Artificial intelligence, the decisive outcome of the trial, is still perceived as fiction. However, recent studies have shown that he is already able to predict a judgment with 80% accuracy.
This technique was developed by specialists from the London College of the University of Sheffield and the University of Pennsylvania.
As one of the study leaders, Dr. Nicholas Alethras, explained, this is not about the complete replacement of judges and lawyers with appropriate robots. Artificial intelligence may be needed to quickly identify patterns in most cases.
"We expect that this kind of tool will increase the efficiency of the courts, " said one of the research participants, Dr. Lampos, "But for this to become a reality, we must adapt it to as many articles of the law as possible before the courts."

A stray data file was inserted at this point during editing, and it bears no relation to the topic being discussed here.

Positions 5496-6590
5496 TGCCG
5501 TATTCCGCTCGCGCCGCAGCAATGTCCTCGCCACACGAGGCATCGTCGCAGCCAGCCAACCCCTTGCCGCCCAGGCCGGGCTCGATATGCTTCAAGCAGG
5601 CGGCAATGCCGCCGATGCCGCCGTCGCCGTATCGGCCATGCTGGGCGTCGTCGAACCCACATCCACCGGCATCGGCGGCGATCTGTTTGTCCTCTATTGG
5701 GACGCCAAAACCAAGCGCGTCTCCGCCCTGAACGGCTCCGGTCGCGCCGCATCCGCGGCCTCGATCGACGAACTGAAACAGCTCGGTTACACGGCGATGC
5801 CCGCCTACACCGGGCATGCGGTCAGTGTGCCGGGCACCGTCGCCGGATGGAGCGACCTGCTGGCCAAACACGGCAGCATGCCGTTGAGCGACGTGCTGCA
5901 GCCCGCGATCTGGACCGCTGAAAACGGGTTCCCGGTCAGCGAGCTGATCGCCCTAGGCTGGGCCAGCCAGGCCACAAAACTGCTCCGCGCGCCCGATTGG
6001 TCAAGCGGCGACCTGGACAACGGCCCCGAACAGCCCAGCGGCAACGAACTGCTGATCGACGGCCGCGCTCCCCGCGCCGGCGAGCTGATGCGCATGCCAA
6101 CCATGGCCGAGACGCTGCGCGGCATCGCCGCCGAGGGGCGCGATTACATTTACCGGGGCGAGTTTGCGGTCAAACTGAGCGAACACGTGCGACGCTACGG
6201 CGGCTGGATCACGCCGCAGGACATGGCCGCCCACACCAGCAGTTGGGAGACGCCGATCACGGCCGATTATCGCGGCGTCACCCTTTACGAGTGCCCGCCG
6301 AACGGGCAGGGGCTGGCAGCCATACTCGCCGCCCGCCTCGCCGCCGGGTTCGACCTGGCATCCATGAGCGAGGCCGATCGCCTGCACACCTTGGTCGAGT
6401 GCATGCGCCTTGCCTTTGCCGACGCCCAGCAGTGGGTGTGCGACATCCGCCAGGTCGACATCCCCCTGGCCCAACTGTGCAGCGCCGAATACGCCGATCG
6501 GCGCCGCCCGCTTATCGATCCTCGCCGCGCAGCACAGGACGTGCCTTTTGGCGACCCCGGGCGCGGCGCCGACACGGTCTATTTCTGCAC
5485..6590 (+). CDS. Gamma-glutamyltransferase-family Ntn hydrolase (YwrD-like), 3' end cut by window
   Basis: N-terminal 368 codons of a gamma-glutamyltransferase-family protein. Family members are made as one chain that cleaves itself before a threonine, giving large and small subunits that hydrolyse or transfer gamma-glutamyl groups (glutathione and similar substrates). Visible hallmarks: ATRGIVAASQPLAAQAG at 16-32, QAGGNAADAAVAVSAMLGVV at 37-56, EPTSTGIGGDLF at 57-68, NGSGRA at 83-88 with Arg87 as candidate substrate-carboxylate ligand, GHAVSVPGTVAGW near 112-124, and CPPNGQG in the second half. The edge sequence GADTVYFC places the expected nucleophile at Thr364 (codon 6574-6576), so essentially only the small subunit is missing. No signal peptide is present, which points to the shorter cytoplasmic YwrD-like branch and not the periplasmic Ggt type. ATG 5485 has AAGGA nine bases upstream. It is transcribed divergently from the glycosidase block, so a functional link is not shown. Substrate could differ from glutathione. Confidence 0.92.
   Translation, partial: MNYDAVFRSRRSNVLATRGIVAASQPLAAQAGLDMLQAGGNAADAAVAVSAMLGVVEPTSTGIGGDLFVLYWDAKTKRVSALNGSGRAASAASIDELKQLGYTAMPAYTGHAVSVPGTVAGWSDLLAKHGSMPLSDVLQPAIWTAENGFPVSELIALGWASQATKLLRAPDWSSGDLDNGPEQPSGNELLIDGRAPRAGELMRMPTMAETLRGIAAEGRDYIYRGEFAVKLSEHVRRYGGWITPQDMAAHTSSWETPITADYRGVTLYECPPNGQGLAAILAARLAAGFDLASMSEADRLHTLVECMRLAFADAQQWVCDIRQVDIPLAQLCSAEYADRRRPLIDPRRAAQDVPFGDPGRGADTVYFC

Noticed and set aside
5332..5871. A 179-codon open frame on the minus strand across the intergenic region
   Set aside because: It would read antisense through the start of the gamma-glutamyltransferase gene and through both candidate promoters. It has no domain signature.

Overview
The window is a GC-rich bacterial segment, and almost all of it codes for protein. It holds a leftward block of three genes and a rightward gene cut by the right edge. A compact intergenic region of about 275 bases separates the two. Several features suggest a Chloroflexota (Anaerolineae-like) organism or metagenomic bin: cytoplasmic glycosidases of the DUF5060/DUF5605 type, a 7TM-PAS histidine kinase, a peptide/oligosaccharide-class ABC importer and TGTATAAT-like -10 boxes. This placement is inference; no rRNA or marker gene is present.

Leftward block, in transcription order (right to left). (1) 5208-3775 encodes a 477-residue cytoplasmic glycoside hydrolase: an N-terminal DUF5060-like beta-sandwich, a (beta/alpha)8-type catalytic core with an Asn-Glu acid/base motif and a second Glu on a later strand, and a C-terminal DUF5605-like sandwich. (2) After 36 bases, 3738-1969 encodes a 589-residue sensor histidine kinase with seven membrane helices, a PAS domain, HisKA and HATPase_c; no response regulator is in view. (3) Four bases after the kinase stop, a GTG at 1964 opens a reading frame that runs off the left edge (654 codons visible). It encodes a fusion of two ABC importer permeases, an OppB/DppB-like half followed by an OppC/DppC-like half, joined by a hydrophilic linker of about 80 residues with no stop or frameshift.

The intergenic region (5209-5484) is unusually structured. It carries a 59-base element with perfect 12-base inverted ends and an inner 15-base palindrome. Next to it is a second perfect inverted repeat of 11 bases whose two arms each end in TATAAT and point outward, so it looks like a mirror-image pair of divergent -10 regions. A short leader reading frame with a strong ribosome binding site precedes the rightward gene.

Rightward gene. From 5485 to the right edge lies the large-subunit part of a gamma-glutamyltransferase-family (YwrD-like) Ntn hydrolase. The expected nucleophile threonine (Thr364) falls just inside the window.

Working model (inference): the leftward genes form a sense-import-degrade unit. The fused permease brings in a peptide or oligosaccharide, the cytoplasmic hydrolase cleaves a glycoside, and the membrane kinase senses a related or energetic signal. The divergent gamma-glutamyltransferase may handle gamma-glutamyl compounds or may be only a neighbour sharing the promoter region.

The team examined 584 cases using a machine learning algorithm to find patterns. The results showed that the most reliable clue in predicting a court decision was the wording of the text, as well as the topics and circumstances indicated in it. The circumstances meant information about the factual circumstances of the case.
In particular, AI will help in identifying violations of the European Convention on Human Rights, where the largest number of controversial decisions of the European Court of Human Rights (ECHR) is observed.